This was my wish list:
• More robust than a breadboard solution. This implied it had to fit into a project box of some sort.
• A small as possible so it was convenient to hold and not just rest on a table. The ideal was a thin project box I could strap/attach to the bottom of a conventional PS3 controller.
• A USB serial in/out interface for programming, powering and sending receiving data.
• A USB host to interface to connect a wired PS3 controller.
• A wireless link so that two way communication could be made between the device and other Homeduinos.
• A removable LCD display for user feedback.
• A power supply option to allow powering without being attached via the serial cable.
• LED power on light.
• Reset switch.
I could have used a Nano for the Arduino part but really wanted to do as much myself and have been very impressed with the various Breaduinos and highly compact home builds.
This Instructable shows how the Homeduino was assembled to accommodate all of the above. It doesn’t explain how to program the Arduino or write code to interface with the various components - there is nothing special about the coding and if you are into Arduino you are probably already qualified to write the code. Neither does it detail the wiring as this is again all straight forward and many, many sources of information are already available for building our own Arduino clone and this is nothing more than that.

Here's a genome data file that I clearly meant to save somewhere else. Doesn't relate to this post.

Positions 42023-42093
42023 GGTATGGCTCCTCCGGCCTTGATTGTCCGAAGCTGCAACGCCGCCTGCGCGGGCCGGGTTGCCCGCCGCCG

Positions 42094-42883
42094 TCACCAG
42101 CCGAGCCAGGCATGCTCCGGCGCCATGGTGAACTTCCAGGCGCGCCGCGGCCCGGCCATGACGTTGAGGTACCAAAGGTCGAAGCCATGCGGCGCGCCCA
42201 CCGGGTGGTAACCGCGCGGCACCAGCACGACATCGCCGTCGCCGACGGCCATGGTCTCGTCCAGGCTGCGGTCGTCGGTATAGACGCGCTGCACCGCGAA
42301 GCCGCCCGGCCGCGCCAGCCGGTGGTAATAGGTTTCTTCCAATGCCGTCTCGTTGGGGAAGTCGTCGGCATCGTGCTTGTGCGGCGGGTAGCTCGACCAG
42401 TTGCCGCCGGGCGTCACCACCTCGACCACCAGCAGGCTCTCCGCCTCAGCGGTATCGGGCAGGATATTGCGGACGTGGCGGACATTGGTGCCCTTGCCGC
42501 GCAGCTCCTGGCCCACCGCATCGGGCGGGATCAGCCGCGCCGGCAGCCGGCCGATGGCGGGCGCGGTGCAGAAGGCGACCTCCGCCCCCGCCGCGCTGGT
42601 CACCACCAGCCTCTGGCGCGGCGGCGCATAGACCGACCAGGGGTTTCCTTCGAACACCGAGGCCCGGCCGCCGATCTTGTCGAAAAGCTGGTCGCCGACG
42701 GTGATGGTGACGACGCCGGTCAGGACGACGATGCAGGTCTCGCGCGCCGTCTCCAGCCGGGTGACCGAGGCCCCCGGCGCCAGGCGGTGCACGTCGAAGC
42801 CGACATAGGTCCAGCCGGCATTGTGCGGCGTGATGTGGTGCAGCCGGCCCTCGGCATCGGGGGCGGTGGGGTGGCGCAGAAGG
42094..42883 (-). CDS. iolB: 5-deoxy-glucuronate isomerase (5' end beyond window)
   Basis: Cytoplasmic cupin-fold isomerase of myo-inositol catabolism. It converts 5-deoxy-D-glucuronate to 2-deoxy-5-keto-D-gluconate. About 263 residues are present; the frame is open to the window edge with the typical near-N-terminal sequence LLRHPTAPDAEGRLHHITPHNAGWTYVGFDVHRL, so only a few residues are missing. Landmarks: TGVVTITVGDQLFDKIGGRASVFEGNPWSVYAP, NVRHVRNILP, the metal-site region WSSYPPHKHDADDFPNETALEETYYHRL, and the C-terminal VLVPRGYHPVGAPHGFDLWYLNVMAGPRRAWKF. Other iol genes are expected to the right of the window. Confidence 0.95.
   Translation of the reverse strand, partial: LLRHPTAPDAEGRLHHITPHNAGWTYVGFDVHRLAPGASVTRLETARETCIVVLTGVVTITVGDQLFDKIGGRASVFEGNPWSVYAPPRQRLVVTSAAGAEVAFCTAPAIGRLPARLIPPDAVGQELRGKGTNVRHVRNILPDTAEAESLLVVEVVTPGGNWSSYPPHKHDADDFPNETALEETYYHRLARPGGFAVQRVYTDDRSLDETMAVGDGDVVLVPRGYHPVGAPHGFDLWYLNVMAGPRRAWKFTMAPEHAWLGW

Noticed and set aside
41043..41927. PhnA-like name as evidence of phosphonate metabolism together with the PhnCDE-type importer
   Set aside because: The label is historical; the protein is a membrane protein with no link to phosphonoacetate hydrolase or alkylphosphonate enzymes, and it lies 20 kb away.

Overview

This is the finished item and it’s all packed inside a project box 1” x 1” x 5”.
Here is another view with the top off. As you can see the major once a prototype has been built and made to work as designed is getting the whole thing packaged into the very small space available.
And here it is in the test environment checking the wireless communications work properly.
First stage is to design the general layout and check the components and sub-assemblies will fit in the space available. Once that has been sorted the build can start.
Headers are soldered on. These will be used to connect the ATMEGA to the other devices.
And the sub-assembly is retested in the breadboard (this time interfacing with a 555 timer chip). Constant testing is definitely required as bad connection hunting later on becomes increasingly difficult.
Now the USB serial adapter and USB host adapter are fitted onto the project boxes base with double sided sticky foam (about 1.5mm thick). Cut away slots are also made in the project box top so that it can trial fitted throughout the remainder of the assembly process.
In this is image you can see the power supply unit has been attached inside the project box top, again with sticky foam, and it has a 2.1mm jack attached which was hacked by cutting down a standard inline jack and then fitting in a hole cut in the side of the project box top. Now it can be powered from a 9v battery or a mains power supply.
To allow the LCD screen to be detached I built a socket from a standard header and bonded it into the end of the project box top after having cut a suitable slot. All the wires needed to loop back in a very small space so special (360 degree bent wire) pins were made.
Also various mini sockets were needed to join up connections and this shows one of them made from a two pin header.
A small reset switch has been added. It is a hacked tactile switch cut with a taper so that pressure n it will force it into a taper square hole in project box. It is prevented from coming out by the
Let’s have a closer look at the wiring. You can also see the power LCD coming off the back of the power distribution stack.
There you are. Another little Homeduino I built (into a smaller project box) has a ATMEGA328 processor sub assembly similar to this one plus an NRF24 and USB serial port so it can interface with this one and also feed data into my own specially written serial monitor on the PC.